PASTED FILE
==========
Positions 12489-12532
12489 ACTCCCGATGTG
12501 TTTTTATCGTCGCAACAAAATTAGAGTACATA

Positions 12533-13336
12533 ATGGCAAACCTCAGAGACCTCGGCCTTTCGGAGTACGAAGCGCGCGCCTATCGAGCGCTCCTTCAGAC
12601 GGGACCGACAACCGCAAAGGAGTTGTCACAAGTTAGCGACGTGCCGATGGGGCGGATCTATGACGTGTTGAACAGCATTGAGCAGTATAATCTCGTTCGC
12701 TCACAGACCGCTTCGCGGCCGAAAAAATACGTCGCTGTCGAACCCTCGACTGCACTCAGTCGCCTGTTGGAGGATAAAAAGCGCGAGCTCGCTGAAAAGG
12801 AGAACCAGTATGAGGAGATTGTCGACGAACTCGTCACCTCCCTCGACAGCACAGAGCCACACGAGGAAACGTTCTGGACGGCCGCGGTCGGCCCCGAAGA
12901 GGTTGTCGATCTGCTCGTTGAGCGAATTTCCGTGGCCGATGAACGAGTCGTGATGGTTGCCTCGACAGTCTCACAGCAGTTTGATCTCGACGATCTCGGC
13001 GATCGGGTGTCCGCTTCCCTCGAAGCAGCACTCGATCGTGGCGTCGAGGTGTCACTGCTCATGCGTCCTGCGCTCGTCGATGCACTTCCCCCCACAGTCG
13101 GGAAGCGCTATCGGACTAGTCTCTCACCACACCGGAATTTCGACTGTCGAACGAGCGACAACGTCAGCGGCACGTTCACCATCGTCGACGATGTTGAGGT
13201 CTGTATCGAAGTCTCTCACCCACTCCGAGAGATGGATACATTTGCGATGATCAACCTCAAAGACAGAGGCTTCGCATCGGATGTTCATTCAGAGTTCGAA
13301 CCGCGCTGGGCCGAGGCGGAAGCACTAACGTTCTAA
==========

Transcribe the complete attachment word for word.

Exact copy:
Positions 12489-12532
12489 ACTCCCGATGTG
12501 TTTTTATCGTCGCAACAAAATTAGAGTACATA

Positions 12533-13336
12533 ATGGCAAACCTCAGAGACCTCGGCCTTTCGGAGTACGAAGCGCGCGCCTATCGAGCGCTCCTTCAGAC
12601 GGGACCGACAACCGCAAAGGAGTTGTCACAAGTTAGCGACGTGCCGATGGGGCGGATCTATGACGTGTTGAACAGCATTGAGCAGTATAATCTCGTTCGC
12701 TCACAGACCGCTTCGCGGCCGAAAAAATACGTCGCTGTCGAACCCTCGACTGCACTCAGTCGCCTGTTGGAGGATAAAAAGCGCGAGCTCGCTGAAAAGG
12801 AGAACCAGTATGAGGAGATTGTCGACGAACTCGTCACCTCCCTCGACAGCACAGAGCCACACGAGGAAACGTTCTGGACGGCCGCGGTCGGCCCCGAAGA
12901 GGTTGTCGATCTGCTCGTTGAGCGAATTTCCGTGGCCGATGAACGAGTCGTGATGGTTGCCTCGACAGTCTCACAGCAGTTTGATCTCGACGATCTCGGC
13001 GATCGGGTGTCCGCTTCCCTCGAAGCAGCACTCGATCGTGGCGTCGAGGTGTCACTGCTCATGCGTCCTGCGCTCGTCGATGCACTTCCCCCCACAGTCG
13101 GGAAGCGCTATCGGACTAGTCTCTCACCACACCGGAATTTCGACTGTCGAACGAGCGACAACGTCAGCGGCACGTTCACCATCGTCGACGATGTTGAGGT
13201 CTGTATCGAAGTCTCTCACCCACTCCGAGAGATGGATACATTTGCGATGATCAACCTCAAAGACAGAGGCTTCGCATCGGATGTTCATTCAGAGTTCGAA
13301 CCGCGCTGGGCCGAGGCGGAAGCACTAACGTTCTAA